As one 2021 study found, spending more time outside during the daytime may significantly improve sleep. During the study, more than 502,000 adult UK residents provided detailed information about their lifestyle and health habits. The average time the group spent outdoors in the daylight was 2.5 hours each day, and it was discovered that spending more time outdoors made it 47% easier to get up in the morning, 19% less likely to feel tired frequently, and led to 4% fewer insomnia symptoms. More sunlight also resulted in a 24% increase in the likelihood of going to bed earlier.

3. Getting sun can improve your mood

It is no secret that quality of sleep can influence mood. Being well-rested helps us regulate our emotions, whereas poor sleep can lead to feelings of irritability, frustration, and difficulty concentrating. Sunlight’s critical role in regulating the body’s sleep-wake cycle - and in turn, leading to more quality sleep - goes hand in hand with a perked-up state of mind, and many of the previous study participants experienced this benefit firsthand.  Of the 502,000 subjects, 160,000 filled out an additional online questionnaire about their mental health, and it was found that for each additional hour they spent outdoors in the sunlight, they experienced not only a 45% higher rate of self-reported happiness but also a 4% less likelihood of having a major depressive disorder and 5% less likelihood of using antidepressant medications.

The influence sunlight can have on mood can especially be seen in the fall and winter months, when many people experience seasonal affective disorder (SAD), a condition characterized by feeling gloomy when the days are shorter and feeling better in the spring when daylight hours are longer. The exact cause of SAD is unknown, but some experts believe it may be triggered by the deprivation of sunlight and a shift in circadian rhythm during those colder months.

Many people find relief using bright light therapy which works to compensate for the loss in daylight. Researchers believe that light therapy may alleviate SAD symptoms by helping to reset the body’s circadian rhythm and suppressing the secretion of melatonin, a hormone that regulates sleep. This can help synchronize the circadian rhythm to a more favorable sleep-wake cycle, improving alertness and leading to better quality sleep. Current clinical guidelines recommend sitting in front of a bright light box with 10,000 lux intensity for 30 minutes every morning.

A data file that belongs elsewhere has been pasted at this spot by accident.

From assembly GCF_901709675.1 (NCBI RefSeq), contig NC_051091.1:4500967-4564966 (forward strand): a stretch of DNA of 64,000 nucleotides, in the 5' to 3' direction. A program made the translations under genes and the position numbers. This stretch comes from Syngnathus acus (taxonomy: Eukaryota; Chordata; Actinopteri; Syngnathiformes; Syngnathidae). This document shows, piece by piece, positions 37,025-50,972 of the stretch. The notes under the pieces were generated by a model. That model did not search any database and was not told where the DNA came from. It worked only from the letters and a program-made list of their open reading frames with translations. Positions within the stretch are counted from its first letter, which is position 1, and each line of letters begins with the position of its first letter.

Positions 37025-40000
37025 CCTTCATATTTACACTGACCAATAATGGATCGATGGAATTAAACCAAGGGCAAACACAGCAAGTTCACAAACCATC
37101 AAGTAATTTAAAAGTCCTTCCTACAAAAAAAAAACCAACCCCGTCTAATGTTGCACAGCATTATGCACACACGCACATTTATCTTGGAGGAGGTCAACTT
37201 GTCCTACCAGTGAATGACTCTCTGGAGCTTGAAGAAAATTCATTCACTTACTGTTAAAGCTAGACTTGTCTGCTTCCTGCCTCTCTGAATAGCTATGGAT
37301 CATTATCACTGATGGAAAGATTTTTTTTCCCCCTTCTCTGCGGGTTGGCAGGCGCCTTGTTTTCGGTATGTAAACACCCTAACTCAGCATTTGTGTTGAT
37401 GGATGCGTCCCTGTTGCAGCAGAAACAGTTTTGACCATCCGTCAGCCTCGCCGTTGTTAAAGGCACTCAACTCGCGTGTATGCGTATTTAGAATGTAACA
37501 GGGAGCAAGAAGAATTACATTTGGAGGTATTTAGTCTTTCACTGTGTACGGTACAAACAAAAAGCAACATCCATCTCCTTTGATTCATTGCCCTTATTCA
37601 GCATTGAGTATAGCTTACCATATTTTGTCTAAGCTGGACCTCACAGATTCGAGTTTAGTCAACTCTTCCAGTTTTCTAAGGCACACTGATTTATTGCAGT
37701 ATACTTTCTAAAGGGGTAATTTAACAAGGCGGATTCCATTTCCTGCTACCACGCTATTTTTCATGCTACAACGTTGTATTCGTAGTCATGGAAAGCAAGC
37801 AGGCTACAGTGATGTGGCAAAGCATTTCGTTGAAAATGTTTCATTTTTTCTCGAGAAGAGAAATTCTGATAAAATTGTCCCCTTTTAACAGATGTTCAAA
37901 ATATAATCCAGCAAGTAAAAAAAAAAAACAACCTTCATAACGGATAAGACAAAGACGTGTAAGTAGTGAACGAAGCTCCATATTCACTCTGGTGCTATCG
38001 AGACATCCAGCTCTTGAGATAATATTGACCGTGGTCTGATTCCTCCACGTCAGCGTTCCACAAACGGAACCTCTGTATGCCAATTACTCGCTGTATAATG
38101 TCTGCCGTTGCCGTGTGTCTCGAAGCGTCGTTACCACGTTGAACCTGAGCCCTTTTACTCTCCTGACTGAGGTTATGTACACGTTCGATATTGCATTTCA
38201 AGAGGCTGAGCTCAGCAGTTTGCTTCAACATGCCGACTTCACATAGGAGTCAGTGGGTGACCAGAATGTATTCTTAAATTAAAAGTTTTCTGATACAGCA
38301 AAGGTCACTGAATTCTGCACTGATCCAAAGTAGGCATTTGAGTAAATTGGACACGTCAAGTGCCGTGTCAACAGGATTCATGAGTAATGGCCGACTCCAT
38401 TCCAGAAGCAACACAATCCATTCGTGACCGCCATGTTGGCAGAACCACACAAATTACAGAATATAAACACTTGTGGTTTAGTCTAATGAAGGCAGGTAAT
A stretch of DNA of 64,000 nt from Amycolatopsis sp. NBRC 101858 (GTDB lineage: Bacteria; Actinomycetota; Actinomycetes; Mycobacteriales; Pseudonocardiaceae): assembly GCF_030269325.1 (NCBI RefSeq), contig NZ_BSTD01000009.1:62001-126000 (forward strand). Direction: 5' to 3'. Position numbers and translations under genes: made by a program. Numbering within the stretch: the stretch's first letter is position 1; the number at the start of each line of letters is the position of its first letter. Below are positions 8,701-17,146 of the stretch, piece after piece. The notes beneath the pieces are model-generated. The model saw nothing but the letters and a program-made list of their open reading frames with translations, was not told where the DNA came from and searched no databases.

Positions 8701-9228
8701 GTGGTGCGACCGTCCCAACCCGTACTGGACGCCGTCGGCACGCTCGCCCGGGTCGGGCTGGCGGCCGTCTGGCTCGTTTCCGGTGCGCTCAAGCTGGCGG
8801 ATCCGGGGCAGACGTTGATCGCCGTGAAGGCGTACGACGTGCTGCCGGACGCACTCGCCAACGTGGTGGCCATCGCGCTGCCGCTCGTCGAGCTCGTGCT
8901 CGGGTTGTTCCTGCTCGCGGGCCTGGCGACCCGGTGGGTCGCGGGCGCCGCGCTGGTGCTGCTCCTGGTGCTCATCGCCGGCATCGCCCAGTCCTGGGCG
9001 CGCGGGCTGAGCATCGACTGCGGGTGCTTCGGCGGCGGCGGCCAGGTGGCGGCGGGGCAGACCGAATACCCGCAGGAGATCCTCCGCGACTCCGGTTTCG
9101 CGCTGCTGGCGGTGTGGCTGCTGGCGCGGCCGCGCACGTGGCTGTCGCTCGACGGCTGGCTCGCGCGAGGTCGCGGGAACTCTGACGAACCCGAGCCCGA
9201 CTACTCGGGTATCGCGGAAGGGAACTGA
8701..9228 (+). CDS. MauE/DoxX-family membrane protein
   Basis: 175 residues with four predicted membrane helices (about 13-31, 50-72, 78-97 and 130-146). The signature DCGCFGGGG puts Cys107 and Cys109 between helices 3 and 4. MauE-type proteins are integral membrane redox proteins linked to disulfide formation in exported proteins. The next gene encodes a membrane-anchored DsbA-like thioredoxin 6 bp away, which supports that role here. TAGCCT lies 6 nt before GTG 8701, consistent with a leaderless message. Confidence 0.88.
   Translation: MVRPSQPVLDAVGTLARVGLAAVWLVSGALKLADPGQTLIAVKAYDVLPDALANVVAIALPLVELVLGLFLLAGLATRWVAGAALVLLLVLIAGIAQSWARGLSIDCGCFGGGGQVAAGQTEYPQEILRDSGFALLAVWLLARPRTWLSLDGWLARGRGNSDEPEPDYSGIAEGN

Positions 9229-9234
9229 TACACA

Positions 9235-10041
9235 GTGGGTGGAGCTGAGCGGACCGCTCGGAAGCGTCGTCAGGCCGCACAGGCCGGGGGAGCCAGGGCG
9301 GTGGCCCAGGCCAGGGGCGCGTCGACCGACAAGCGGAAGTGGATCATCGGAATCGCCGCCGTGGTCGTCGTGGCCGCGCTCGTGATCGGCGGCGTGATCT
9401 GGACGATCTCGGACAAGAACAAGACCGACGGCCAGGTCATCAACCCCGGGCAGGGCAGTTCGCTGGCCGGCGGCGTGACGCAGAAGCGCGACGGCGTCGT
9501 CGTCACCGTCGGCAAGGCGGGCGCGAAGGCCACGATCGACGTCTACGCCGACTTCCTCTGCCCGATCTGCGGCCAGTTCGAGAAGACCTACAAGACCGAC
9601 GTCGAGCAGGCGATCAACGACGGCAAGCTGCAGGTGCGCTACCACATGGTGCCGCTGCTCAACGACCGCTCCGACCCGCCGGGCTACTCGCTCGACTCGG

Another perk of getting out in the sun? Being outdoors can cheer you up by allowing you to have fun being physically active and socializing with others, both of which have a positive impact on mood.

4. Sunlight may protect your heart

As the leading cause of premature death, heart disease remains a critical health concern around the world, with high blood pressure being a predominant risk factor. But it appears that being exposed to regular sunlight may benefit your heart in one significant way.

The skin contains nitrogen oxides which convert to nitric oxide when exposed to the sun’s ultraviolet radiation and are then transported throughout the blood. Nitric oxide helps to regulate blood pressure by relaxing and widening the blood vessels, which allows blood to flow more easily. While more research is needed, some experts suggest that the skin’s release of nitric oxide from sun exposure may have protective effects for the heart.

Staying safe in the sun

There are multiple ways spending time in the sun can benefit your health, but it is critical to do so safely. Too much ultraviolet radiation exposure can damage the skin, increasing the risk of skin cancer.

Follow these tips to protect your skin while spending time outside in the sun: